What’s growing in your mouth might change with your health
The small molecules, sugars and proteins produced by the microorganisms living in your mouth provide information about your health — and not just your oral health.
An interdisciplinary team of researchers at the University of Wisconsin–Madison, the Morgridge Institute for Research and the Marshfield Clinic Research Institute report that the dental plaques of diabetic patients are measurably different from those of healthy volunteers.
Using state-of-the-art sample processing techniques, Katherine Overmyer and colleagues performed in-depth multiomics analysis on samples from Marshfield Clinic dental patients. The results confirm several trends previously reported in the oral microbiome field but also break new ground.
The goal was to understand “how you can use the mouth and things in the mouth to look at systemic disease,” Overmyer said. To that end, they collaborated with Marshfield Clinic researchers to collect samples from patients with periodontal disease, patients with diabetes and patients that had both conditions.
“Part of the work was to look for significantly changing microbes, or microbial proteins associated with periodontal disease and diabetes,” she said. “And we found some that were consistent with what is in the literature.”
The multiomics analyses — 16S rDNA sequencing, metabolomics, lipidomics and proteomics — provided the researchers with unparalleled insight into tiny clinical samples.
Overmyer said that expert sample analysis is key to success: “You get a tiny little spec of a (sample) — how can you get the most out of that?”
The study, published in the journal Molecular & Cellular Proteomics, represents the first application of multipronged analytical methods to the oral microbiome.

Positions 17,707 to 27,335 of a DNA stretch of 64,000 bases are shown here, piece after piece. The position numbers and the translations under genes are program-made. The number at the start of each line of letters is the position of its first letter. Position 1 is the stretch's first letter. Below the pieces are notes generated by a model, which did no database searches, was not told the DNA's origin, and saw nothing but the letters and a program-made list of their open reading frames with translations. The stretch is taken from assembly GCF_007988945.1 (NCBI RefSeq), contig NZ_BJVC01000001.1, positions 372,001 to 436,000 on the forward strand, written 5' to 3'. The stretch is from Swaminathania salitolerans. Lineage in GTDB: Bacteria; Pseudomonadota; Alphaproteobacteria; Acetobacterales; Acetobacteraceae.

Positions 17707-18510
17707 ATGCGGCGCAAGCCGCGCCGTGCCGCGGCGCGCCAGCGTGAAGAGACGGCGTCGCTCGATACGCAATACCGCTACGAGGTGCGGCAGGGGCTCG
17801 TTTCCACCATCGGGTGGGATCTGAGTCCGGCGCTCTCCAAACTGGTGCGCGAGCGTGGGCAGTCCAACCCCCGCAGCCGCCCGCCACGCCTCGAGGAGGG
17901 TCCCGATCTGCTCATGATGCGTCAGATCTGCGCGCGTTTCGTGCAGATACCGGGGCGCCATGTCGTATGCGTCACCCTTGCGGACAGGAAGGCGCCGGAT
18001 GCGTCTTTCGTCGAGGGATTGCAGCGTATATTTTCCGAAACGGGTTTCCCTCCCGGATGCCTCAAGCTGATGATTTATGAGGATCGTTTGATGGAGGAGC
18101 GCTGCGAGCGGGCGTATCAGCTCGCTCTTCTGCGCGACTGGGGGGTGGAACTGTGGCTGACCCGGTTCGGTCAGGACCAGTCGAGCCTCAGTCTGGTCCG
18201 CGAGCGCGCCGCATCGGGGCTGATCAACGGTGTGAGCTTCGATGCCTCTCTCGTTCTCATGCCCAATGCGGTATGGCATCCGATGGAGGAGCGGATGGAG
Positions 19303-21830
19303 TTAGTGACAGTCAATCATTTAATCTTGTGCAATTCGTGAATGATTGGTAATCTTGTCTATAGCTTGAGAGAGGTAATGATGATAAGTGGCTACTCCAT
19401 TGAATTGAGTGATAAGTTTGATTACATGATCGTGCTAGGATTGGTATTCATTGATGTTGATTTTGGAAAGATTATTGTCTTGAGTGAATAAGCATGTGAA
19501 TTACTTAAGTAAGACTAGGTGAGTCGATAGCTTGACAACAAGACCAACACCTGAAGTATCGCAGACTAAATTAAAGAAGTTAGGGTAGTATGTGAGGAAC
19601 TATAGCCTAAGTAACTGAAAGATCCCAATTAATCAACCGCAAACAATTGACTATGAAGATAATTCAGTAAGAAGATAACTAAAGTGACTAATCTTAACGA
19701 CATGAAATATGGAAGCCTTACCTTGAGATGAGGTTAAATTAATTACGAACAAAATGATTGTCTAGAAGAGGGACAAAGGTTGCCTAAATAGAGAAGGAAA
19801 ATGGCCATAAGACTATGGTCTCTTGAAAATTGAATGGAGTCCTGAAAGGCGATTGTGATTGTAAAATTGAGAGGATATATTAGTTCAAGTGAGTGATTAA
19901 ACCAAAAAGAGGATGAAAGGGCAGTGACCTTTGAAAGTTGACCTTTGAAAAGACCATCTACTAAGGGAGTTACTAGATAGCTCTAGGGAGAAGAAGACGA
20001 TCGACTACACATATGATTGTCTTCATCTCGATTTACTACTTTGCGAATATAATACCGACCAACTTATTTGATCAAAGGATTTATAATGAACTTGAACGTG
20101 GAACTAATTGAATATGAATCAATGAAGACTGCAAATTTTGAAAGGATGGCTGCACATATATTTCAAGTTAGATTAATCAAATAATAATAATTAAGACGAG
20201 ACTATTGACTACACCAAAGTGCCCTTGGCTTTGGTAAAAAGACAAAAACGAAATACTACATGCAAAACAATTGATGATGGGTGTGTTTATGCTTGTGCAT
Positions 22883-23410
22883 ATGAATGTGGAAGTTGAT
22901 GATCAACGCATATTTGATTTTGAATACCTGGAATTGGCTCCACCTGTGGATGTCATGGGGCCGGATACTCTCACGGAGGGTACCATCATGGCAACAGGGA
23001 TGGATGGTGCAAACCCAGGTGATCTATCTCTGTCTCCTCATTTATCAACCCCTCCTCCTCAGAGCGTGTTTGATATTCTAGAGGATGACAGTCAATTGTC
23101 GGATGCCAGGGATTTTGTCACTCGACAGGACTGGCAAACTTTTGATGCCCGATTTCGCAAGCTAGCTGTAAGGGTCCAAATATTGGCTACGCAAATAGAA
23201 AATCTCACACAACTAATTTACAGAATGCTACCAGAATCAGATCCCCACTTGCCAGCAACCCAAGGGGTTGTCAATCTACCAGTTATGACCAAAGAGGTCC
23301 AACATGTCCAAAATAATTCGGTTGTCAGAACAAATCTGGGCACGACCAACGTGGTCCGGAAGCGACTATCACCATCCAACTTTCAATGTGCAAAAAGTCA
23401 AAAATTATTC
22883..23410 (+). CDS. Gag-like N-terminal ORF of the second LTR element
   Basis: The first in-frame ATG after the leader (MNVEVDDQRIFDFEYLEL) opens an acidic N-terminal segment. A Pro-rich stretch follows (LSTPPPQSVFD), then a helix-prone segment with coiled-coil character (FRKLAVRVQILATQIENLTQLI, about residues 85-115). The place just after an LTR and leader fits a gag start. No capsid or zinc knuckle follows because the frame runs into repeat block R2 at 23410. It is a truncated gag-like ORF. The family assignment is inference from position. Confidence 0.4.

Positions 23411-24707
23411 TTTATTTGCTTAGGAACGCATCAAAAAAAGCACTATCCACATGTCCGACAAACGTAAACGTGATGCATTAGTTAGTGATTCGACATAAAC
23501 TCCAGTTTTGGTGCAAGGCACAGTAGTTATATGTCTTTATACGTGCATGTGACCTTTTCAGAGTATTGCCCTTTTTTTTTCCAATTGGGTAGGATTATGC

Joshua Coon, one of the study’s corresponding authors, noted that the applications for multiomics analysis are already exciting, but work toward wider adoption is important.
“Moving forward, we are working on technology that would allow us to have one mass spectrometer, one chromatography setup, and out would come all three compound classes in one data set,” Coon said. “That is going to be key in making a multiomic setup more accessible. You won’t have to have three mass spectrometers to be able to look at these things.”
And once every lab can collect multiomics data? The next horizon is clinical or at-home devices.
“We don’t live in a world right now where these technologies are available” outside the lab, Coon said, “but the take-home is that we can tell a lot about someone by looking at something like a (dental) plaque.” Collecting molecular data during daily rituals such as tooth-brushing could provide early warning of oral and even systemic disease.
While the at-home use of mass spectrometry and other such analytical techniques is likely decades away, enabling other research labs to perform such detailed analysis is the first step toward that future. Overmyer is on the task. “We are working to make (multiomics) data more accessible,” she said, “so if you have a mass spectrometer you can collect those data.”
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